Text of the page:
Though glamorized and unrealistic, the features on the mask put forward a portrayal of personality. It creates the likelihood that the artists sculpt it to the replica of a particular woman.

Medium of the Female Face Mask (Mwana Pwo)

Mwana Pwo, or Pwewo, the sculptural female mask art piece found amongst the Chokwe of Angola, is made of copper alloy, wood, pigment, and plant fiber.

Facts about the African Female Mask of the 20th Century from Chokwe

In this section, we will include other logical details that form reasonable conclusions about the African female face mask analysis.

The following realities hold for the feminine face mask art piece in the African culture by the Chokwe artist in the 20th century, according to the general belief:

· It is a representation of a youthful female decorated with fancy hairdos, tattoos, and earrings.

· The ancient artists carved it using Alstonia wood with very even, delicate thin walls.

· The color of its surface is usually reddish-brown, perhaps gotten from the combination of oil and red clay.

· Its patina is beautiful – showing a signal of long use.

· Usually wears the hairstyle of typical Chokwe women, called ‘tota’ wholly covered with red earth.

· Beneath the eyes are tattoos called ‘masoji,’ which connotes tears.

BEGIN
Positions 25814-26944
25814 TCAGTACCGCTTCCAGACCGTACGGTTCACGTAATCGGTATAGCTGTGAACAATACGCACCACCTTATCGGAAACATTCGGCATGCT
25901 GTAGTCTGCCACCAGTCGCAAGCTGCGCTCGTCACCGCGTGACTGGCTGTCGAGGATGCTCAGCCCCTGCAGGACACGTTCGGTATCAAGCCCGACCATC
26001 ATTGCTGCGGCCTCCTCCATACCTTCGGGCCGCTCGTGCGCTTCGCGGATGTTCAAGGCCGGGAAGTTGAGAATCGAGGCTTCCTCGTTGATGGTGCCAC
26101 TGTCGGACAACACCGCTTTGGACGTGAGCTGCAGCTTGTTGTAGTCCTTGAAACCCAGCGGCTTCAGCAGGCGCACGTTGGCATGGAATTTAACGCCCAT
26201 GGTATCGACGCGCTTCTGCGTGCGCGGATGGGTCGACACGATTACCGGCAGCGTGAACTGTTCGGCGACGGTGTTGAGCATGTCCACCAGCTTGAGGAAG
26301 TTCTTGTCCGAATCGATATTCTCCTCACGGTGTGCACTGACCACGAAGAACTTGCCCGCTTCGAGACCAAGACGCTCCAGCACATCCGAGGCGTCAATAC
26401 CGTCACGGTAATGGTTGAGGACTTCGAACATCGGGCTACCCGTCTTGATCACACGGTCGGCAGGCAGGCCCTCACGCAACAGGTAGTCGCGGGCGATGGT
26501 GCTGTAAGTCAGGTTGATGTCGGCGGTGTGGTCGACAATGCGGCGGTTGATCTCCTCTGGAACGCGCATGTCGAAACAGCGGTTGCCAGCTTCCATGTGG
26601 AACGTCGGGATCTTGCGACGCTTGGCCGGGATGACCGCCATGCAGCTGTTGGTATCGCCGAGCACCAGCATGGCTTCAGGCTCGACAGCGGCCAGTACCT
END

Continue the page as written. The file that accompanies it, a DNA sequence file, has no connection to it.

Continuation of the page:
· Pwo or mwana pwo is among the most admired masks mask masks used for dancing in the Chokwe culture. 

· The ears are; the nose is slender, while the mouth is elliptical. 

· Also, on the face, other features include the curved chin and the modeled forehead delicately caved and modeled uniquely.

· It has triangular marks (known as cingelyengelye) on the center of the forehead and left cheek signifying the creator god of Chokwe, “Nzambi.”

 Uses 

For Ceremonies

In the African culture, the female face mask plays a pivotal role in cultural ceremonies or events for different reasons, such as gracing a good harvest, honoring the spirit of deceased ancestors, addressing peaceful tribal needs, and so on.

For Entertainment

The female tribal mask of Angola Chokwe, representing Chihongo “the spirit of wealth,” is used majorly for entertainment in the African community.

For Disguise

African masqueraders, specifically the Angolans and maskers from other continents, use mwana pwo for disguise or concealment, depicting a beautiful woman. 

It’s usually worn in front of the face to hide the masker’s identity and by its features to establish fun at entertainment activities.

Summary

Today, the female face mask art piece has become the primary character in African culture, arts, and entertainment.

You’ll see it in many African countries during particular festivals, entertainment events, art exhibitions, etc., as masquerades or curatorial highlights. 

It comes in different forms with various names given to it by the country or region in Africa.

In different places, helmet masks represent a female warrior, reliquary heads, kplekple face masks, and other sculpted figures representing women and the artworks of Africa.

 

Credit Line: The Museum of Fine Arts, Museum purchase, Brown Foundation Accessions Endowment, Major Acquisitions Centennial Endowment